The Degree Gap: Preserving White Advantage

The Degree Gap: Preserving White Advantage

The Degree Gap: Preserving White Advantage

Historically, the education system in the U.K. was designed for and only benefitted White students. Today, although there have been great leaps made since the beginning of the educational systems in the U.K., large disparities still exist between White students and students of colour. In recent years, universities have been tracking the “disparity in the proportion of white students who were awarded a 1st or 2:1, compared to the proportion of Black and Ethnic Minority students awarded the same degree.” This disparity is referred to as ‘the degree gap’. A report done by Advance Higher Education showed that degree gap will not close until 2086 if it continues at the current rate.

Although the degree gap in the U.K. between Black and White students has been decreasing in recent years, it is not decreasing fast enough. Many have called on universities to do more in order to “dismantle the structural inequality” within universities. Schools in the U.K. need to do more in order to enable students of colour and other disadvantaged students to access resources they need to succeed. If more is not done to close the gap, the status quo of White advantage will continue making life more difficult for already marginalised communities.

The gap pointedly is not because of lack of intelligence on the part of students of colour, but rather the lack of resources and access to support these students receive once they get to higher education. Even when prior attainment is accounted for, there is still a significant and seemingly unexplained attainment gap between White students and students of colour in universities. Baroness Valeri Amons noted that, “even when BAME students overcome the hurdles that prevent them getting to university in the first place, they do not have an equal chance at succeeding. We are not operating a level playing field.”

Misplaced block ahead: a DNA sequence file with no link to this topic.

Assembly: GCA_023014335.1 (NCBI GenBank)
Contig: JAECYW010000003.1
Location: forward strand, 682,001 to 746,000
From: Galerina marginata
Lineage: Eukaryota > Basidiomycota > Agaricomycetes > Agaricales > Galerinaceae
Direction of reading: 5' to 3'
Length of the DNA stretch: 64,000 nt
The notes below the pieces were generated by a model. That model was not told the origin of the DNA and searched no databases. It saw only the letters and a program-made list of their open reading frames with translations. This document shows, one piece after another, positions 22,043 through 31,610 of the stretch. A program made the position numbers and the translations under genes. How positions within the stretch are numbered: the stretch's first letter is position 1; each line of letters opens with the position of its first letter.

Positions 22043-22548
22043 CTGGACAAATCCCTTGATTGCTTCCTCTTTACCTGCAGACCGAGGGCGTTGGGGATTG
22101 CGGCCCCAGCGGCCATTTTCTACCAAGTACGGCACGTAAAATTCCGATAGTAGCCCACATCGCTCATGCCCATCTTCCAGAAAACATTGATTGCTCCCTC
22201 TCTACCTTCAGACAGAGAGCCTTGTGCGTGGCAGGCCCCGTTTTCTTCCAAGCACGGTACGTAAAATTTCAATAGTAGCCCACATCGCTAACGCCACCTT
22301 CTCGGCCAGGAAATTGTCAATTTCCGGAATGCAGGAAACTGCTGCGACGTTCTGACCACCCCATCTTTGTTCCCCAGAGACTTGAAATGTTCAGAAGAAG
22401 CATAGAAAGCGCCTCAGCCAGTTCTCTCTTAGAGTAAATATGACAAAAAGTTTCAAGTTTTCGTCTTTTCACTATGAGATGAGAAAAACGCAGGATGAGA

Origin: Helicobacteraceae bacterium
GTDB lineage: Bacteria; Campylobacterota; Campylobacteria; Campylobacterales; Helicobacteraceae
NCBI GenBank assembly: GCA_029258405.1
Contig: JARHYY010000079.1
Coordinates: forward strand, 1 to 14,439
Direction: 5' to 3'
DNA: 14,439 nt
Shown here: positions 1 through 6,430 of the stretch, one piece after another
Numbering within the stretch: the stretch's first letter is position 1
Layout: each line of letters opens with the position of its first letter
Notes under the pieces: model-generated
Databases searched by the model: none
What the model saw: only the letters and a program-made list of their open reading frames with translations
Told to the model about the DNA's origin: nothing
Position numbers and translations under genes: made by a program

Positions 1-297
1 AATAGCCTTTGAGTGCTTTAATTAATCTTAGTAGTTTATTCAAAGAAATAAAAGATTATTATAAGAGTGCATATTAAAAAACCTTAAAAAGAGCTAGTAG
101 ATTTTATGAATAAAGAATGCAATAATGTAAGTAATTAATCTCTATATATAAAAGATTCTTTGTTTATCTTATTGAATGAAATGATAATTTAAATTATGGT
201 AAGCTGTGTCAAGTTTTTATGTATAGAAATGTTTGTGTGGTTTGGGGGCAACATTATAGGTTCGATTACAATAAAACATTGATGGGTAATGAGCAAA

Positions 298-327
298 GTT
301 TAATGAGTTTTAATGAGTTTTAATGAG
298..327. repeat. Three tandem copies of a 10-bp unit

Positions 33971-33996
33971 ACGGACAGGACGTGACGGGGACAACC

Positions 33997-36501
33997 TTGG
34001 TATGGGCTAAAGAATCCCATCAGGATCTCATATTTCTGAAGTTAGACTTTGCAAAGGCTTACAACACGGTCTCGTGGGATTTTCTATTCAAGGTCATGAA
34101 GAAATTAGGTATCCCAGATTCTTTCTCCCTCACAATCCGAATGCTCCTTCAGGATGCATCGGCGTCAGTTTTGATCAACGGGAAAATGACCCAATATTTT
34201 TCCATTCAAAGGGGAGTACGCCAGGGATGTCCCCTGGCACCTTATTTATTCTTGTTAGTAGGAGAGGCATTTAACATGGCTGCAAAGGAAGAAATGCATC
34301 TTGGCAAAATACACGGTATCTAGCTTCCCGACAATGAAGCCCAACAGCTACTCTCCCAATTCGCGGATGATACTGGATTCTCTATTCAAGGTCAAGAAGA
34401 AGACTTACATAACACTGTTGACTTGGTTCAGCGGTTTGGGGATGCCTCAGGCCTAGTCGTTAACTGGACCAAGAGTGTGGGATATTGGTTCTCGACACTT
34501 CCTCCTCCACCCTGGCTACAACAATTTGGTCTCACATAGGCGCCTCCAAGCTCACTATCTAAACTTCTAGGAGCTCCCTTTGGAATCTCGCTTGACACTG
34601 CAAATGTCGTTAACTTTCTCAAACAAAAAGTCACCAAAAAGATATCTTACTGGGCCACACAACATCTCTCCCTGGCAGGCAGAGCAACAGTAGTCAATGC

The largest gaps exist between White students and Black students, and is prolific throughout all U.K. universities. At 96 of the 97 universities and higher education providers, which tracked ethnicity attainment gaps, Black student attainment is considerably lower than White students.

Although some universities are worse than others, all universities need to do more in order to close these gaps. Indeed, many universities have made significant strides in closing, or rather shrinking, the degree gaps. The progress from these universities gives hope that more progress can be made in closing the gap when addressed properly.

Universities UK and the National Union of Students have identified the five most significant steps needed to successfully close the degree gap:

  1. Providing strong leadership
  2. Having conversations about race and changing the culture
  3. Developing racially diverse and inclusive environments
  4. Getting the evidence and analysing the data
  5. Understanding what works

Discussions around race and racism, although often uncomfortable for many, are necessary to highlight and then break down racial stereotypes, microaggressions, and biases that exist on student campuses. With more effort from universities in the U.K. the degree gap can close, and marginalised communities will able to excel in these environments of higher education as their White counterparts are able to do now.

In the meantime, JAN Trust will continue its work speaking out against all forms of racism and empower marginalised minority communities. Our mission aims to connect marginalised communities with the resources they need in order to integrate and excel within their greater U.K. communities. Please see more information on our work on our website and donate to support us.